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Air Quality

Cleaner air for better health and environmental outcomes

Air Quality: Working to improve air quality in the West Midlands 

Up to 2,300 people die early due to long term exposure to air pollution every year in the West Midlands.  

Clean air is essential to our health and wellbeing, as well as the environment. And that’s why we’re working hard to create safe air quality for everyone in the West Midlands. 

What is air quality and why does it matter? 

Air quality is how we describe how clean or polluted the air around us is. It gives an indication of how healthy the environment is that we are living in. 

Poor air quality has significant impact on people’s health and wellbeing. It is also detrimental to the environment.  

This was recognised by Sir Chris Whitty, Chief Medical Officer for England, when he made air pollution the subject of his annual report in 2022. 

Importantly, he recognised that: ‘Everyone is affected by air pollution, and it is everyone’s problem’. 

The government measures air pollution in PM2.5 concentrations and has set some targets as part of the Environment Act (2021). 

These targets are for the annual mean PM2.5 levels to be 10 μg/m3 or below by 2040, and for a population exposure reduction target of 35 % by 2040.  

According to the latest data, over a third of the West Midlands Combined Authority area would be exceeding this future target for air pollution, impacting 1.2 million people living in our region. (Based on 2021 modelled baseline data by the University of Birmingham)  

What are the causes of air pollution? 

Air pollution is caused when particles and gases get mixed up in our air. This happens when we burn fuels and can come from cars, industrial processes and solid fuel burning appliances. Pollutants can also come from natural sources such as dust and sea salt. 

In 2022, 31.3 billion vehicle miles of traffic were travelled across the 20.6 thousand miles of roads in West Midlands.  

Indoor air pollution can also be caused by log burners, cooking and mould. 

What are the health effects of air pollution? 

Poor air quality has a significant impact on quality of life and public health. 

WM-Air researchers at the University of Birmingham estimate that annually in the West Midlands, up to 2300 premature deaths in the region arise from long-term exposure to particulate matter.  

Air pollution can also cause and exacerbate chronic illnesses, such as asthma, along with associated impacts on mental health and cognitive function throughout all stages of life: 

  • Low birth weight 
  • Development problems in children, including lung function 
  • Coronary heart disease 
  • Stroke 
  • Lung cancer 
  • Chronic obstructive pulmonary disease 
  • Diabetes 
  • Dementia 

That’s why we have an increased focus on addressing emissions of particulate matter and these come from wide range of sources (such as domestic combustion) and not just road transport.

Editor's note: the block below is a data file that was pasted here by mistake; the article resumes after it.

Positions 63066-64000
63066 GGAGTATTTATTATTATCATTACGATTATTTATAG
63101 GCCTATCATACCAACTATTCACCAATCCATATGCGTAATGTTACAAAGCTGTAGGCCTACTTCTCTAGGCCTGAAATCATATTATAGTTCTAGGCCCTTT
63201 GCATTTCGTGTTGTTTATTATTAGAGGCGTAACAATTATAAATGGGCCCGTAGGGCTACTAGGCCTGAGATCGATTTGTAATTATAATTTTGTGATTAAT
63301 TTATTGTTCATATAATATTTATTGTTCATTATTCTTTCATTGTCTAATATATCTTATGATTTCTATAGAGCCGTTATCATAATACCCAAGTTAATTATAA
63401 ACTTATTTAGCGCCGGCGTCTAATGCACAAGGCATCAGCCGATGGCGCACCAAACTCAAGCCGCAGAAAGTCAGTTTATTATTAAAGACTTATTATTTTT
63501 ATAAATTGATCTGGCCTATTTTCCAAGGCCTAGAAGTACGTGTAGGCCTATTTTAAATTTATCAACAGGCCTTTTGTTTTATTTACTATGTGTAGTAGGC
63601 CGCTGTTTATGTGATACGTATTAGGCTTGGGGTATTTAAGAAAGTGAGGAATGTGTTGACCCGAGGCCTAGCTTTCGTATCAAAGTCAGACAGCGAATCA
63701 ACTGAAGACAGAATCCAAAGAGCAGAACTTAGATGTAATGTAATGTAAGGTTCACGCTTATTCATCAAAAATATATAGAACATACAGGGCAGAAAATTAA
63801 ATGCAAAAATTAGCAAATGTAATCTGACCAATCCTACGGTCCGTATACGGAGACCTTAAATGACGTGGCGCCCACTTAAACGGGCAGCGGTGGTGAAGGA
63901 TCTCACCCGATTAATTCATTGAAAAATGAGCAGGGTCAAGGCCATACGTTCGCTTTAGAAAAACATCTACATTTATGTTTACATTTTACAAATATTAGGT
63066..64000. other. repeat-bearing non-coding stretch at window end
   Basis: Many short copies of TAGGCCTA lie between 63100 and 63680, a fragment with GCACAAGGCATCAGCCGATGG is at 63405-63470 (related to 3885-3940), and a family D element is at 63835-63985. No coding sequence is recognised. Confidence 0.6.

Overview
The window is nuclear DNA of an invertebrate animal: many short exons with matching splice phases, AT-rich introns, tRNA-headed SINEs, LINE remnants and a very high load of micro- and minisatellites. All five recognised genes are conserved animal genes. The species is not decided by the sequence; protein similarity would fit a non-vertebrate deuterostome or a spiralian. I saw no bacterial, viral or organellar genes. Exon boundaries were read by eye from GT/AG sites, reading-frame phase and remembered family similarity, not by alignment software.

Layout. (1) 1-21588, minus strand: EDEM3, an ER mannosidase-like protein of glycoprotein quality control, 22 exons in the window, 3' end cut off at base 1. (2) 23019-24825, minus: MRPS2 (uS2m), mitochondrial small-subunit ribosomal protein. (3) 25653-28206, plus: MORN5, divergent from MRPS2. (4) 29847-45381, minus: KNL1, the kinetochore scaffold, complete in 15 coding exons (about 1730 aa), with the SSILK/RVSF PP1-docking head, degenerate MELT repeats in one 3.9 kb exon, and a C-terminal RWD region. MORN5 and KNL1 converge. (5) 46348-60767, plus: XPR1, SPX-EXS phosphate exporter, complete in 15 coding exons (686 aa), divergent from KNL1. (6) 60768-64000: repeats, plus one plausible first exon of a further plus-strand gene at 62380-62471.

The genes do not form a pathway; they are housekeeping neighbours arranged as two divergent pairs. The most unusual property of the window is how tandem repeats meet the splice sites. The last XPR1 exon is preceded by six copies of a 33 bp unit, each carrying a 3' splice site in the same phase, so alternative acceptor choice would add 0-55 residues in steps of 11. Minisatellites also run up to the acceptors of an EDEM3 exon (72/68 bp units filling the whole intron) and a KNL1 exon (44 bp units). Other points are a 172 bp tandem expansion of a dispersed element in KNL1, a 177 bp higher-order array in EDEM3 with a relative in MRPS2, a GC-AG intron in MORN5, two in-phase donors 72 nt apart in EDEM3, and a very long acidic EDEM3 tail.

How to improve air pollution  

To breathe clean air every day, we need to: 

  • Improve our public transport 
  • Reduce car use 
  • Stop buying products that pollute our homes 
  • Improve education and awareness 
  • Address emissions from industry and agriculture 
  • Create more space for nature.  

In the West Midlands, our local authorities are already working hard to improve air quality through Air Quality Action Plans and air quality strategies as required by legislation.  

However, addressing air quality issues as a region and working in a collaborative way has the potential for significant improvements to air quality that will benefit public health.  

We are working alongside local authorities, and other important stakeholders, to understand how we can work together to deliver our regional vision: 

To do this, we have developed: 

  1. A Regional Air Quality Framework (see below) that contains 145 options to improve air quality that could be put in place locally and across the region to improve air quality. 
  1. A West Midlands Air Quality Implementation Plan(see below) that looks at the priorities for action from 2024 – 2026. It should be noted that action does not mean full delivery in every case, however starting the process now is essential. This will be the first in a series of implementation plans that draw on the larger Framework to deliver regional change. 

Alongside this, the WMCA environment team has worked with our Greener Together Citizens’ Panel  to think about how we should roll the framework measures out across the region, and the things we should consider when developing new actions. 

This has resulted in a set of guiding principles, which can be found in the framework itself, but also will soon be available in a special report. 

Hear from Andrei and Parry on how being on the Citizens' Panel has shaped their thoughts on air quality.  

In addition to these plans, the WMCA secured funding through a Department for Environment, Food and Rural Affairs (DEFRA) air quality grant that will enable: 

  • Roll out of a region-wide sensor network to monitor air pollution across the West Midlands, especially PM2.5. 
  • A website, currently under construction, which will provide information for people on air pollution across the West Midlands, as well as a portal to display the air quality data from the regional sensor network. 
  • Behaviour change and engagement campaigns to support people living in the West Midlands, as well as policymakers, with advice on how to improve air quality. 

PM2.5, a form of particulate matter, is made up of little bits of material, with sources including exhaust fumes, the dust from brake pads on cars, smoke from fires, exhaust fumes, or smoking. 

Contact us

For more information on any of our air quality work, please contact us below.